The microbial path of the coronavirus through the US political realm has upended the election campaign. What happens to the main events coming up in the next month?
October 7: Vice presidential debate
As it stands, the lone debate scheduled between Republican vice president Mike Pence and Democratic challenger and California Senator, Kamala Harris, will take place this Wednesday at the University Of Utah in Salt Lake City, after both politicians tested negative for coronavirus on Friday.
The Commission on Presidential Debates has agreed to seat Harris and Pence 12 feet apart, instead of what had been expected to be seven feet, after Joe Biden’s campaign raised health and safety objections.
October 12: Supreme Court confirmation hearing in the US Senate
According to the Republicans’ goal of replacing supreme court justice and liberal icon Ruth Bader Ginsburg, who died last month, with arch conservative Amy Coney Barrett before the election, the confirmation hearings in the US Senate are scheduled to begin on October 12.
But two Republican senators on the judiciary committee have already been diagnosed with Covid-19 since Trump’s diagnosis.
“Democrats have already started arguing that the process should be delayed or postponed. It’s not a matter of constitutional law, and many congressional hearings in recent months have been done remotely, so it’s up to Republicans in the Senate who control the process,” Richard Pildes, an expert on elections and US government at New York University School of Law, said.
However, when it comes to voting on Barrett: “There have been debates around remote voting and whether there’s a constitutional problem. The senate has been resistant to going that route, but they could probably do it if they chose to. But if a senator needs to be there in person, they could probably arrange it so that the chamber is cleared except for a few officials we need to be there.”
October 15 and October 22: Second and final presidential debates scheduled between Trump and Biden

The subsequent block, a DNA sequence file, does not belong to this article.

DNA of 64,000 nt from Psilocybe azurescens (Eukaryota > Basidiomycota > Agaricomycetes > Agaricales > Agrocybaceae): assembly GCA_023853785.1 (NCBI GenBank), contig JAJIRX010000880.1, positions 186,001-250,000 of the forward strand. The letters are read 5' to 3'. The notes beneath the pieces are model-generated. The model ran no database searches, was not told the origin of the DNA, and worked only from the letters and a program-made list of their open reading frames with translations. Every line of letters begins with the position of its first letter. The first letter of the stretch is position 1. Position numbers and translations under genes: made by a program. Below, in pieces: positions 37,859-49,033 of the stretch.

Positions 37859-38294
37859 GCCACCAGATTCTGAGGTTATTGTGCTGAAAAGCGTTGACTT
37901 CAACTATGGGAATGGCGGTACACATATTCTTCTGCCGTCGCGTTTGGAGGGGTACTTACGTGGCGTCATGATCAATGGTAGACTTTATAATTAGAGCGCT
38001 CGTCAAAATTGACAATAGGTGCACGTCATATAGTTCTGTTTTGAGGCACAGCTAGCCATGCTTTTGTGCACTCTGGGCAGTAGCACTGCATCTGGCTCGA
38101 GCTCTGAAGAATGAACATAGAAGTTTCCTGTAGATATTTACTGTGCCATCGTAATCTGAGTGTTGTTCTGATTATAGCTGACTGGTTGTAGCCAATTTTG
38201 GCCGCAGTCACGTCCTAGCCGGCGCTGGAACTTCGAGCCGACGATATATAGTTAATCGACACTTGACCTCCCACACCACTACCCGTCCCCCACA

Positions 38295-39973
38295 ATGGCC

The two remaining presidential debates are open to question. The next is scheduled for October 15 – a “town hall-style” meeting in Miami, Florida, with questions from the public – and a final debate on the October 22, in Nashville, Tennessee.
Even if Trump’s case of Covid-19 remains mild, he will still have to isolate for two weeks. That would mean he can’t set foot out of quarantine until mid to late October—putting not only the October 15 debate out of the question but throwing the October 22 debate into question
November 3: Election Day
In these final weeks of the election campaign, Trump has now swapped a busy schedule of rallies and in-person fundraisers for hospital. Biden, meanwhile, is forging ahead with his campaign schedule, as long as he and his wife Jill continue testing negative for Covid-19, as they did on Friday.
Biden had taken a low-key approach to in-person campaigning, but as he began rolling out more in-person canvassing on Thursday, he suddenly looks very present compared with the confined president. He took a seven-stop train tour of Ohio and Pennsylvania last week. When or whether Trump will be back on the campaign trail in person before November 3 is anyone’s guess.
Scientists still lack conclusive proof that the two anti-Covid drugs given to Donald Trump are clinically effective.
UK researchers point out that both medicines – remdesivir and REGN-COV2 – have still to complete the large-scale, randomised trials needed to demonstrate fully their ability to counter Covid-19 in patients. And many have criticised US authorities for their failures to carry out such trials. This has undermined efforts to find effective medicines to treat people affected by the disease.
“If President Trump gets better, we will still not know if those drugs played a role in his recovery or not. They may have been critically important or played no part at all,” said Professor Martin Landray of Oxford University. “That means when we come to treat the next patient hospitalised with Covid, we will still be none the wiser about the usefulness of those drugs.”
By contrast, Britain has adopted a policy of running blind, randomised trials to test drug efficacy through the Recovery testing programme – founded by Landray and Peter Horby, also of Oxford University. It compares responses of patients who get a treatment with those who are given a placebo. In this way, British scientists pinpointed the effectiveness of dexamethasone, a cheap steroid, in treating Covid while they demonstrated the uselessness of the much-touted drug hydroxychloroquine.
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